The American Revolutionary War , the American War of Independence, or simply the Revolutionary War, began as a war between the Kingdom of Great Britain and thirteen British colonies in North America, and ended in a global war between several European great powers.The war was the result of the...

.

In February, 1775, Britain passed the Conciliatory Resolution
Conciliatory Resolution
The Conciliatory Resolution was a resolution passed by the British Parliament in an attempt to reach a peaceful settlement with the Thirteen Colonies immediately prior to the outbreak of the American Revolutionary War....

, which ended taxation for any colony that satisfactorily provided for the imperial defense and the upkeep of imperial officers. The tax on tea was repealed with the Taxation of Colonies Act 1778
Taxation of Colonies Act 1778
The Taxation of Colonies Act 1778 was an Act of the Parliament of Great Britain which declared that Parliament would not impose any duty, tax, or assessment for the raising of revenue in any of the colonies of British America or the British West Indies...

, part of another Parliamentary attempt at conciliation that failed.

Legacy

According to historian Alfred Young, the term "Boston Tea Party" did not appear in print until 1834. Before that time, the event was usually referred to as the "destruction of the tea". According to Young, American writers were for many years apparently reluctant to celebrate the destruction of property, and so the event was usually ignored in histories of the American Revolution. This began to change in the 1830s, however, especially with the publication of biographies of George Robert Twelves Hewes
George Robert Twelves Hewes
George Robert Twelves Hewes was one of the last survivors of the American Revolution. He participated in the political protests in Boston at the onset of the Revolution, including the Boston Tea Party and the Boston Massacre. Later he fought in the American Revolutionary War as a militiaman and...

, one of the few still-living participants of the "tea party", as it then became known.

The Boston Tea Party has often been referenced in other political protests. When Mohandas K. Gandhi led a mass burning of Indian registration cards in South Africa in 1908, a British newspaper compared the event to the Boston Tea Party. When Gandhi met with the British viceroy in 1930 after the Indian salt protest
Salt Satyagraha
The Salt March, also known as the Salt Satyagrahah began with the Dandi March on March 12, 1930, and was an important part of the Indian independence movement. It was a campaign of tax resistance and nonviolent protest against the British salt monopoly in colonial India, and triggered the wider...

 campaign, Gandhi took some duty-free salt from his shawl and said, with a smile, that the salt was "to remind us of the famous Boston Tea Party."

American activists from a variety of political viewpoints have invoked the Tea Party as a symbol of protest. In 1973, on the 200th anniversary of the Tea Party, a mass meeting at Faneuil Hall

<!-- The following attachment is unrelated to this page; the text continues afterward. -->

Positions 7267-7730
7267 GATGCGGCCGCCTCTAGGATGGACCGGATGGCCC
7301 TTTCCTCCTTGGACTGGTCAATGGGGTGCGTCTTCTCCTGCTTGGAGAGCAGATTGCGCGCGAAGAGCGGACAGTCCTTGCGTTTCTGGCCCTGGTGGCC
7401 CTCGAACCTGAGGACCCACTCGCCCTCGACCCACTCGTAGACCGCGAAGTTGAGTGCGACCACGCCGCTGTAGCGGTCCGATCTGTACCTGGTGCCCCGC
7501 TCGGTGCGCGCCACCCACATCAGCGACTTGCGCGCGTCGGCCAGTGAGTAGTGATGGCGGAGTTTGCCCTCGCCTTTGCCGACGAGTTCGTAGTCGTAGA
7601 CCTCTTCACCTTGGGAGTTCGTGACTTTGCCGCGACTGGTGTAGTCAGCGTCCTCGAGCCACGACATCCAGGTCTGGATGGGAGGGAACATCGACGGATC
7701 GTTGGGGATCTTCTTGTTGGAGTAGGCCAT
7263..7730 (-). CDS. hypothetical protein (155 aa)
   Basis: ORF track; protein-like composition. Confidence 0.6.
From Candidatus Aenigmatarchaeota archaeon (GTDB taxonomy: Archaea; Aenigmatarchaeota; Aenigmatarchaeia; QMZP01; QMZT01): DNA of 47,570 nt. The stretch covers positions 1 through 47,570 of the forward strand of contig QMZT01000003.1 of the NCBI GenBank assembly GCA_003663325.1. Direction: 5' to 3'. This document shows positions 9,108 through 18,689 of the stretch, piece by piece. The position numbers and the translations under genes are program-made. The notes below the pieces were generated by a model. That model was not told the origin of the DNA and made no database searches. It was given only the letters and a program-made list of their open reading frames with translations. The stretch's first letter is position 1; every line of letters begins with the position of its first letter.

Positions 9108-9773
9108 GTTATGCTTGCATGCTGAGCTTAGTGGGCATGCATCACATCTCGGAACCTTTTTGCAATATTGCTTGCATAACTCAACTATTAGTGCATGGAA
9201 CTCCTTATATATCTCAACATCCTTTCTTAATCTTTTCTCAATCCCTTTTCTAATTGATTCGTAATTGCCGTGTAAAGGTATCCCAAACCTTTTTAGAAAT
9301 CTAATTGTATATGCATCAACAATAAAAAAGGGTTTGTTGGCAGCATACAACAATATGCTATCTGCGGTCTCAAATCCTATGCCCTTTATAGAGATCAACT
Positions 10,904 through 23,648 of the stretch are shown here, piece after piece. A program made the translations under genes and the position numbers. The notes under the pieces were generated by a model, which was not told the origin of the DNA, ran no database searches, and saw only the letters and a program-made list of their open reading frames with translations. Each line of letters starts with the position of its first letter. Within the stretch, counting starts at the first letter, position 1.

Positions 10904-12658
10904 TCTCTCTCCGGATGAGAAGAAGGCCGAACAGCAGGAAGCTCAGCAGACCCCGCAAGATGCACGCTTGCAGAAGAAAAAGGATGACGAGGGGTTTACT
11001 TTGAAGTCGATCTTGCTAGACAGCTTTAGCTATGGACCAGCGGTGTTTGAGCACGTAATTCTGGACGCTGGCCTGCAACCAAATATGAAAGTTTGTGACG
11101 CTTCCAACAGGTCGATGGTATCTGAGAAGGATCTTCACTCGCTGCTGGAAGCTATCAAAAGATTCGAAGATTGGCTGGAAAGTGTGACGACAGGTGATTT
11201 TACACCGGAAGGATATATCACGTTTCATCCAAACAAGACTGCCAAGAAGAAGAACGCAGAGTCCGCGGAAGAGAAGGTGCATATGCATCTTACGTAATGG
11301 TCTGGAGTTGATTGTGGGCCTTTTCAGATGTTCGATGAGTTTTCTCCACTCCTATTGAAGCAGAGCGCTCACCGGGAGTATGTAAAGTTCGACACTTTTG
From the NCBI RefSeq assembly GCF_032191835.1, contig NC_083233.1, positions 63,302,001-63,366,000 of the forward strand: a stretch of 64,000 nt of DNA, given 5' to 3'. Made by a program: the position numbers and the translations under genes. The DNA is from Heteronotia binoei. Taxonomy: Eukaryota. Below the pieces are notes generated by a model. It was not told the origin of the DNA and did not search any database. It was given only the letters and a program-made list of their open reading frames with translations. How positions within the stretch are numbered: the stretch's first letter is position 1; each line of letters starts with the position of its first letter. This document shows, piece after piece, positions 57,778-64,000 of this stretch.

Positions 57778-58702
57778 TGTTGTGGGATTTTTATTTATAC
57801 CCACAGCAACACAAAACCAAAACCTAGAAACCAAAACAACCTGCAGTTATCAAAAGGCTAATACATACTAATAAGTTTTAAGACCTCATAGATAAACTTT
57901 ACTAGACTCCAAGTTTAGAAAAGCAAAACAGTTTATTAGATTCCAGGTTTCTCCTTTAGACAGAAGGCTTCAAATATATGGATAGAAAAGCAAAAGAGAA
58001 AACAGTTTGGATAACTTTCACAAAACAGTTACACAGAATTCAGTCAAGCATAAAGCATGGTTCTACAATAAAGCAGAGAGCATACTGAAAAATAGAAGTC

Faneuil Hall
Faneuil Hall , located near the waterfront and today's Government Center, in Boston, Massachusetts, has been a marketplace and a meeting hall since 1742. It was the site of several speeches by Samuel Adams, James Otis, and others encouraging independence from Great Britain, and is now part of...

 called for the impeachment of President Richard Nixon
Richard Nixon
Richard Milhous Nixon was the 37th President of the United States, serving from 1969 to 1974. The only president to resign the office, Nixon had previously served as a US representative and senator from California and as the 36th Vice President of the United States from 1953 to 1961 under...

 and protested oil companies in the ongoing oil crisis
1973 oil crisis
The 1973 oil crisis started in October 1973, when the members of Organization of Arab Petroleum Exporting Countries or the OAPEC proclaimed an oil embargo. This was "in response to the U.S. decision to re-supply the Israeli military" during the Yom Kippur war. It lasted until March 1974. With the...

. Afterwards, protesters boarded a replica ship in Boston Harbor, hanged Nixon in effigy, and dumped several empty oil drums into the harbor. In 1998, two conservative US Congressmen put the federal tax code
Internal Revenue Code
The Internal Revenue Code is the domestic portion of Federal statutory tax law in the United States, published in various volumes of the United States Statutes at Large, and separately as Title 26 of the United States Code...

 into a chest marked "tea" and dumped it into the harbor.

In 2006, a libertarian political party called the "Boston Tea Party
Boston Tea Party (political party)
The Boston Tea Party is a U.S. political party named after the Boston Tea Party of 1773. Its ideology is libertarian.A group of former Libertarian Party members founded the party in 2006...

" was founded. In 2007, the Ron Paul
Ron Paul
Ronald Ernest "Ron" Paul is an American physician, author and United States Congressman who is seeking to be the Republican Party candidate in the 2012 presidential election. Paul represents Texas's 14th congressional district, which covers an area south and southwest of Houston that includes...

 "Tea Party" money bomb, held on the 234th anniversary of the Boston Tea Party, broke the one-day fund-raising record by raising $6.04 million in 24 hours.